By MIKE WEST
For whatever reason, the tune from the old TV show "Davy Crockett" has been running through my brain this week.
"Davy … Davy Crockett…king of the wild frontier…."
At age 4 or 5, Davy and I had a lot in common. After all we were both born on a mountain top in the state of Tennessee, the greenest state in the land of the free.
While Davy was born on a hilltop in Greene County, I was born in Cannon County in the Good Samaritan Hospital. Yep, that's a hilltop for sure.
We also both wore a coonskin cap. I supposed Davy shot, skinned and cured his hat. (I didn't know about props departments back then.) Mine came from parts unknown (probably the 5 and 10 cents store).
Davy had me beat when it came to buckskins. He had the complete outfit including fringe. Closest thing I had was my special T-shirt which was "emblazoned" with various patches including my Dad's Tech Sergeant's patch from World War II.
But guess you could say, I did have the clothing advantage over Davy especially during the summer months before air conditioning. A cotton T-shirt is much, much cooler (temperature-wise) than buckskin. That didn’t keep me from sweating like a river wearing that get-up in the middle of July.
Davy did have the advantage when it came to firearms. He had his famous long-rifle nicknamed "Betsy." I had a "Betsy" too, complete with a shoulder sling. It was a sweet little rifle that would shoot imaginary rounds from sun-up to nap-time without reloading. Heck, I even bagged a big bird with it at the annual turkey shoot (in my vivid imagination).
At the time, Davy Crockett was very real to me. I didn't realize that he was just a role performed on TV by actor Fess Parker.
Besides "being" Davy Crockett was a lot safer than my other TV favorite, "Superman."
Someone (my Mother, probably) made me a bright, red cape that I wore day and night.
With that cape, I absolutely knew I could fly.
The only thing that was holding me back was getting a good enough start. So I started climbing.
Surely our back porch was high enough. It had to be every bit of five-feet tall.
So I strapped on my cape and took a leap only to crash and ended up in a heap in the driveway. Oh, the inhumanity of it all.
Hmmph. Nothing ventured, nothing gained.
After studying Superman in action on our black and white TV, I determined a higher starting spot was needed. Yep, he jumped out that skyscraper window and it was "up, up and away."
But I was out of luck. The only skyscrapers around were at the end of the world … in Nashville. Even the tallest building in town, the Courthouse, was too far away. So I searched and plotted for a substitute.
One fateful Saturday, I found it.
The stairway at my grandmother's house near Short Mountain was perfect. Naturally, I was wearing my red cape and was more than ready to slip the “surly” bonds of earth.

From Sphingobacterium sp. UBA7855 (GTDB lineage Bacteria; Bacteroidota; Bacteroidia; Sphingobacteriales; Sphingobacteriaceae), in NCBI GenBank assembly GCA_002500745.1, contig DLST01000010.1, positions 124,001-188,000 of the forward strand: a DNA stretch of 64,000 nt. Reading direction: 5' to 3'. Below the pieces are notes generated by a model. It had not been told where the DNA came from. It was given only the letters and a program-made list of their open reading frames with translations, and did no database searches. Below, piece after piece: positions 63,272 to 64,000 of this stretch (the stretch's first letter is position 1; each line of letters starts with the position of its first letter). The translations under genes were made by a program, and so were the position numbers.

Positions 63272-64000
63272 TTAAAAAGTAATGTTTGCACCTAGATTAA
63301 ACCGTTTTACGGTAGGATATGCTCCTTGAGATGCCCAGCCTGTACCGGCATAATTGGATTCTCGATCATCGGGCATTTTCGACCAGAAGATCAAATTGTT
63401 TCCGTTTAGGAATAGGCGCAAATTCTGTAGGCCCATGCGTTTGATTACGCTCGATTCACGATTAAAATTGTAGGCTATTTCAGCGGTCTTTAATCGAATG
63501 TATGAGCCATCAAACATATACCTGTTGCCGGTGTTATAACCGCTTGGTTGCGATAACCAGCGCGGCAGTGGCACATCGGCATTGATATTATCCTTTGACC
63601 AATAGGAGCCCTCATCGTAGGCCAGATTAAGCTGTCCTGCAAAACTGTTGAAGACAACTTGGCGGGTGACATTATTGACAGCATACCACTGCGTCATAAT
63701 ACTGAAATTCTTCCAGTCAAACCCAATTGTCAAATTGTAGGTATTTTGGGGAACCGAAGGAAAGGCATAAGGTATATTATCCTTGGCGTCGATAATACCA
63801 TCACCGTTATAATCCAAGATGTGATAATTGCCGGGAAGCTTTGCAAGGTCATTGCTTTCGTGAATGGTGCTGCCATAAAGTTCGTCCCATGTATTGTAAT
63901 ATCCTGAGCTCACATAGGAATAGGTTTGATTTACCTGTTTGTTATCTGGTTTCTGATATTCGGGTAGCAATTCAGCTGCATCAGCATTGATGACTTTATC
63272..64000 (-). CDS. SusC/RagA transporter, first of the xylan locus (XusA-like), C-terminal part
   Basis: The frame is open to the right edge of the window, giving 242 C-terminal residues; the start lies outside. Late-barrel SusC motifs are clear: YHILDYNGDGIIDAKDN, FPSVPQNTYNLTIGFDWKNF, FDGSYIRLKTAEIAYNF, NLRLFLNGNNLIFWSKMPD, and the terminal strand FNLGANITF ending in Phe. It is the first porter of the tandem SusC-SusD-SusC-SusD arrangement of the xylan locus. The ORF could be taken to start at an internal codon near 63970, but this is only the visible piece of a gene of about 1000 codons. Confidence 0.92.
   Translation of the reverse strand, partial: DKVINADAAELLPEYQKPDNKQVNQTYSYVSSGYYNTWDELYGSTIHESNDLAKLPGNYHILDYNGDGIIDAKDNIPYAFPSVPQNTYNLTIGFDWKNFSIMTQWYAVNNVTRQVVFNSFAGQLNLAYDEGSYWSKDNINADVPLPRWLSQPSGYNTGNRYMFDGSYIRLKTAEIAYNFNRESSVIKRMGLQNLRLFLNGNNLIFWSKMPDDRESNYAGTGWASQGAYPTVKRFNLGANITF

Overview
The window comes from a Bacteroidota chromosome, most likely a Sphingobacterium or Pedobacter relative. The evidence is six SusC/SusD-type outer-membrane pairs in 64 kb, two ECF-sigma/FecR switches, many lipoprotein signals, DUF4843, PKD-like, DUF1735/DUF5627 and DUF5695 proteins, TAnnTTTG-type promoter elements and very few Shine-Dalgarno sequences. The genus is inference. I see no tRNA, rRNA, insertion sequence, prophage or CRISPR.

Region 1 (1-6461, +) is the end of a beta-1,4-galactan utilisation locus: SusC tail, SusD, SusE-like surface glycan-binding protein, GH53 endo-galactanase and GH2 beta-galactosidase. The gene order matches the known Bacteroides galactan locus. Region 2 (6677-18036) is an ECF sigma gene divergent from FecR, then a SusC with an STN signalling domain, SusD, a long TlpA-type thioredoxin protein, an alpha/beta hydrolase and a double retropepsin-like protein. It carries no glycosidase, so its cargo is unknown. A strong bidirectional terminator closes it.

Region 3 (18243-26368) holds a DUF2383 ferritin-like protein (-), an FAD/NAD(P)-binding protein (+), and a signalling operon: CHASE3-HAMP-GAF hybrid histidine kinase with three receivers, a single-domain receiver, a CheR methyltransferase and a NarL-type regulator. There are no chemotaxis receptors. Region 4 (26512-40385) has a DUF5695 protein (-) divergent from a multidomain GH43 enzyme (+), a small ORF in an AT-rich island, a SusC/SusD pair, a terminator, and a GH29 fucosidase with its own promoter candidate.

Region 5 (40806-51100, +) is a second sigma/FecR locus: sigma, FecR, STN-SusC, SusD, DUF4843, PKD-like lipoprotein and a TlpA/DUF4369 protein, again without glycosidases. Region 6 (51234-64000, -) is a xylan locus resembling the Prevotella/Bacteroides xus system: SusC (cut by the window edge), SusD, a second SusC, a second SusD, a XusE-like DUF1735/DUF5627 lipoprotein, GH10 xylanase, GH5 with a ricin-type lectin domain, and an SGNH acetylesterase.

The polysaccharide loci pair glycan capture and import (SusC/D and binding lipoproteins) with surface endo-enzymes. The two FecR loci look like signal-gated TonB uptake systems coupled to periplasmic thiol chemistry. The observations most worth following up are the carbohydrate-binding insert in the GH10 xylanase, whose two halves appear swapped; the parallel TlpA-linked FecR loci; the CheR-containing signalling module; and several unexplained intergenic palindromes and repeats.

Past experience (the porch) had taught me I needed a clear flight path. Jumping from the top step would only result in a disastrous flight and a possible roll down the stairs. Besides the only sound I wanted was the “w-w-w-w-his-s-s-s” of me in flight just like my super hero.
So I devised my plan and waited until the coast was clear.
Each step on the beautiful oak stairway had a decorative lip outside the posts. My path was treacherous, but I held tight to each post as I crept up the outside of the stairs.
I was nearly to the top, when an alert adult spotted me and I was "busted."
That adventure led to the disapperance of my cape. That supernatural piece of red cloth was never to be seen again.
Thank goodness eventually a new hero caught my attention. I was growing older and much more mature (first grade?) and Zorro roared onto the TV set.
Zorro had it all. A cape, a cowboy hat and a mask was his costume and a sword (pronounced s-w-w-w-ward) was his weapon of choice.
Then came that fateful day.
I stepped out on that back porch with my Zorro outfit on. A couple of houses down the street I spied a group of neighborhood "ruffians." So I rode my jet black horse to a pile of dirt behind our house.
Mounting that huge mountain, I waved my sword at those nearby thugs just like Zorro.
They responded with a yell and a charge and I ran from their powerful pursuit. Unfortunately, their horses were faster than my steed.
Those felons caught me right before I reached the safety of the back porch.
It was a slaughter. I lost my hat and my mask and my mighty stick "sw-w-w-ward" was broken.
Gravely injured, I slowly climbed the steps and sought the safety and sympathy of my Mother, who was inside washing dishes.
Grievously, I told her my plight and about the horrors I had suffered and waited for her words of wisdom.
"That's what you get," was her short response.
Thus, Zorro was retired.